I start to miss Rome when I see how SOME (not ALL) people look irritated when they see Dani running around.  Others think it is cute and will smile and wave at her, but that’s rarer than the former.  Also, it seems like no one waits in line, rather just rushes in and out of whatever lineup, doorway, subway train, etc. like it’s every man for himself.  In Rome, your children are LOVED.  Most people of all ages stop and smile and chat to your child, and there isn’t one time that a seat wasn’t offered on the subway because we were pushing a stroller or carrying her.  I have yet to see that here, although most of our servers and the shop keepers have been very nice.  Perhaps we’re just picking up the vibes of irritated locals during busy tourist season 🙂

On day 1, after we finally checked into the hotel, we took a nice long nap, were out the door by 10:00 pm, and hit the city.  We visited the Louvre, Palais Royale, and even the local carnival for some crepes and churros.  Photo ops along the way were inevitable.  The next day we slept in, made it in time for our Seine city bus tour (as you can guess, we got lost, LOL – prepare for PLENTY of getting lost whenever you’re in a foreign land), went to the 2nd floor of the Eiffel Tower, to Leon de Bruxelles for some dinner on the Champs Elysees, and then back to the Seine for our evening cruise.  We had booked this tour (which includes the bus tour/Eiffel Tower visit/Seine River cruise) through Viator.  Our Disneyland (which is where we went today) tickets were booked through the same supplier.  Let me exercise some caution.  When you order online, you’ll be emailed a voucher with a barcode.  Do NOT mistake this for your ticket.  We were lucky to find out in time that you need to go to Information and exchange the vouchers for actual tickets before you can join the excursion.  I’ve seen some people turned away and have to re-enter really long lines for this reason.  Also, don’t mistake your printed RECEIPT for a voucher, either.  Mommy had a dum-dum moment and for that, we had to return to our hotel after already getting to Disneyland.  Dani had a nice nap in between this fun little setback and the lines had disappeared when we got back, so it all worked out in the end.  Heh.  Heh.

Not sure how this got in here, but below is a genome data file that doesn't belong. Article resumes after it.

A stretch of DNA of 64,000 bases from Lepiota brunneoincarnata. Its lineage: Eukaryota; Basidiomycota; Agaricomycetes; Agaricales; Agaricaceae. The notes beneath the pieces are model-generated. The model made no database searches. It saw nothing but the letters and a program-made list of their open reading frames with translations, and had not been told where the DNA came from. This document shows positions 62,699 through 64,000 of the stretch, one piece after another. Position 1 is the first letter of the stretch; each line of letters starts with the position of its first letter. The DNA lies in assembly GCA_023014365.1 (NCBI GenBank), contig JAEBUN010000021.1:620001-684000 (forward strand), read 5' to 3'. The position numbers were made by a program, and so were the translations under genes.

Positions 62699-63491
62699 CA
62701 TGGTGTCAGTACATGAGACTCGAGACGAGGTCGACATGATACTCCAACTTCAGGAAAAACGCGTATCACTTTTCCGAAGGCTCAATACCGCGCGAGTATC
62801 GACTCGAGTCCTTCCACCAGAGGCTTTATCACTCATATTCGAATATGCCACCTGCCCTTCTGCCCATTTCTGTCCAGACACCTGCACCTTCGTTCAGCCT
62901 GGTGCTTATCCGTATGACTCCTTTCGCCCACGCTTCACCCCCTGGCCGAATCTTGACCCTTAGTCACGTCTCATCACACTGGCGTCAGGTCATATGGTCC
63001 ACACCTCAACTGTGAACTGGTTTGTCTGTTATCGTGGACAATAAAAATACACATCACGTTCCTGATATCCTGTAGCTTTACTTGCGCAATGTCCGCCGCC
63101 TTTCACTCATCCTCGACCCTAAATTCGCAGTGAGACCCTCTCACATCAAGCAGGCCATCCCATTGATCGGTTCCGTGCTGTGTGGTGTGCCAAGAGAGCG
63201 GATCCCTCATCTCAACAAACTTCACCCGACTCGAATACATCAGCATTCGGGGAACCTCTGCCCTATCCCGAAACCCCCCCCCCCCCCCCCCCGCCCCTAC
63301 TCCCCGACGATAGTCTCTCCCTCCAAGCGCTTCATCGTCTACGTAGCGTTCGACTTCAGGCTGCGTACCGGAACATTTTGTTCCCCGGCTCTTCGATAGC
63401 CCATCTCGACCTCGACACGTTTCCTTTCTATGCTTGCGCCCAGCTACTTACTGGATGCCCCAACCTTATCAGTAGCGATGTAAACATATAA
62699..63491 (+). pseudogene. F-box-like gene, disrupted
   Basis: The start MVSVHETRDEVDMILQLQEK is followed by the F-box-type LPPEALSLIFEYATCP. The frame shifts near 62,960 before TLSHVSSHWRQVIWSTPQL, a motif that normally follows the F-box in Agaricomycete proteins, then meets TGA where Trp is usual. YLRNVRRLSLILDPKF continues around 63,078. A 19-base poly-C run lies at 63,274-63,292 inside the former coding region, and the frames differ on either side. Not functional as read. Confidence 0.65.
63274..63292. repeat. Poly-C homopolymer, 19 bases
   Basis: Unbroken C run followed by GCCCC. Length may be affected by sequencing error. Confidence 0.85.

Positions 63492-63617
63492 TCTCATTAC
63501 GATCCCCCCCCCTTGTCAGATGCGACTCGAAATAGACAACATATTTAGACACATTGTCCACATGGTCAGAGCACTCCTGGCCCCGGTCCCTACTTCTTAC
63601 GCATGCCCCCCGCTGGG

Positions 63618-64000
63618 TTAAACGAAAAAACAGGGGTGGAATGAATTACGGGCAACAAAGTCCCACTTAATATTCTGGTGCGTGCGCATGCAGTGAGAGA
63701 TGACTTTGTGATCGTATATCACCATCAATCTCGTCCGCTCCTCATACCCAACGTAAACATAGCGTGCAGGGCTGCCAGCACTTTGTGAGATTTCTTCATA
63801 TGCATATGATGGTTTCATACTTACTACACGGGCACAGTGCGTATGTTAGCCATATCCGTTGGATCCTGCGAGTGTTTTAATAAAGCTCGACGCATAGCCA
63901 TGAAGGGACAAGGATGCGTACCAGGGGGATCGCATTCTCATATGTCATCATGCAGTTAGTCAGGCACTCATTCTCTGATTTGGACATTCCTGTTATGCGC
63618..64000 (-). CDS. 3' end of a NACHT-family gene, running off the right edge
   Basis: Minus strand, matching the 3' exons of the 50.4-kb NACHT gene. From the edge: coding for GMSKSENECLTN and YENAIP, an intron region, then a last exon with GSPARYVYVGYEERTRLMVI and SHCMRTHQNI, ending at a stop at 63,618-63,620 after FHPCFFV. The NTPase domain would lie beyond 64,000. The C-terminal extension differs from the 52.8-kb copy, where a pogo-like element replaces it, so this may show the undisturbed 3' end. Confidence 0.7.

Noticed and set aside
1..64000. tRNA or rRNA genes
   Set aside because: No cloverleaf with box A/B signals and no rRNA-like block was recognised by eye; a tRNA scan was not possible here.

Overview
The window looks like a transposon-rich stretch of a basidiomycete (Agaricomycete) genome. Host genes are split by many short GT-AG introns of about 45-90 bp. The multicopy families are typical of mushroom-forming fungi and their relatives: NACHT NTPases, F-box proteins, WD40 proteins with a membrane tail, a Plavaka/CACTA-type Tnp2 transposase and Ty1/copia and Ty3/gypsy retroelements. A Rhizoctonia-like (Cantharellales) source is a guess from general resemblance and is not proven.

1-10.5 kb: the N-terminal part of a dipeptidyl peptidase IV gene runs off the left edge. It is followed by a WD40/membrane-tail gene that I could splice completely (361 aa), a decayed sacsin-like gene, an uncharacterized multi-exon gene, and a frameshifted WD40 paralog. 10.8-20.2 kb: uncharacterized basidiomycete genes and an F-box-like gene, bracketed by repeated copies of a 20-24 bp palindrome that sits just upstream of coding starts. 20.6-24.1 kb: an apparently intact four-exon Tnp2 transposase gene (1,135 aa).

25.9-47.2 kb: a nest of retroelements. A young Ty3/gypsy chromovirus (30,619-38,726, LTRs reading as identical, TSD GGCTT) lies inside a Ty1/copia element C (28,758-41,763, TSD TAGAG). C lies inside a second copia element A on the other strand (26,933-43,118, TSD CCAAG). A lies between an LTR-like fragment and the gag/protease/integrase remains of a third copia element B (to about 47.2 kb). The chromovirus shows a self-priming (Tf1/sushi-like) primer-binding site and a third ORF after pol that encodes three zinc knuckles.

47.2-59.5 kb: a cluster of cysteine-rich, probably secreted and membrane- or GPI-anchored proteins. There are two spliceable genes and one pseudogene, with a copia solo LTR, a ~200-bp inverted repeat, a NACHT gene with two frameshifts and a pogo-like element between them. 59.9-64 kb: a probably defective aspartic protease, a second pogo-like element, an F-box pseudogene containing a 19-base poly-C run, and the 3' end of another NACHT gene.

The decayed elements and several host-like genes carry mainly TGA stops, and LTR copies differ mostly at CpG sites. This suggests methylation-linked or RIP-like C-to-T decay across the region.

I’ll stop blabbering away now.  Tomorrow we will spend our last day in the red light district (woo-hoo!), visiting the Sacre Coeur- my favourite, and what I find to be the most beautiful place in Paris- and the department stores Galeries Lafayettes and Printemps for some shopping, if we can get there in time.  All in all, Paris is beautiful as always.  We’ll be very sad to leave tomorrow night.

Pics are below.

Au revoir for now.

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Part 2-FCO

Trip Trippin’ Part 2-FCO

When in Rome… be prepared to be tired and stressed out when travelling with small children!!

Day one: arrive Leonardo da Vinci/Fiumicino airport. Baggage pickup and the Leonardo Express train to Termini (Rome’s central train station) were relatively smooth,  except for one incident in which we discovered that elevators in Rome are shoebox-small, slow, and don’t reach every floor you want or need them to.  The rest of our journey was quite stressful and tiring.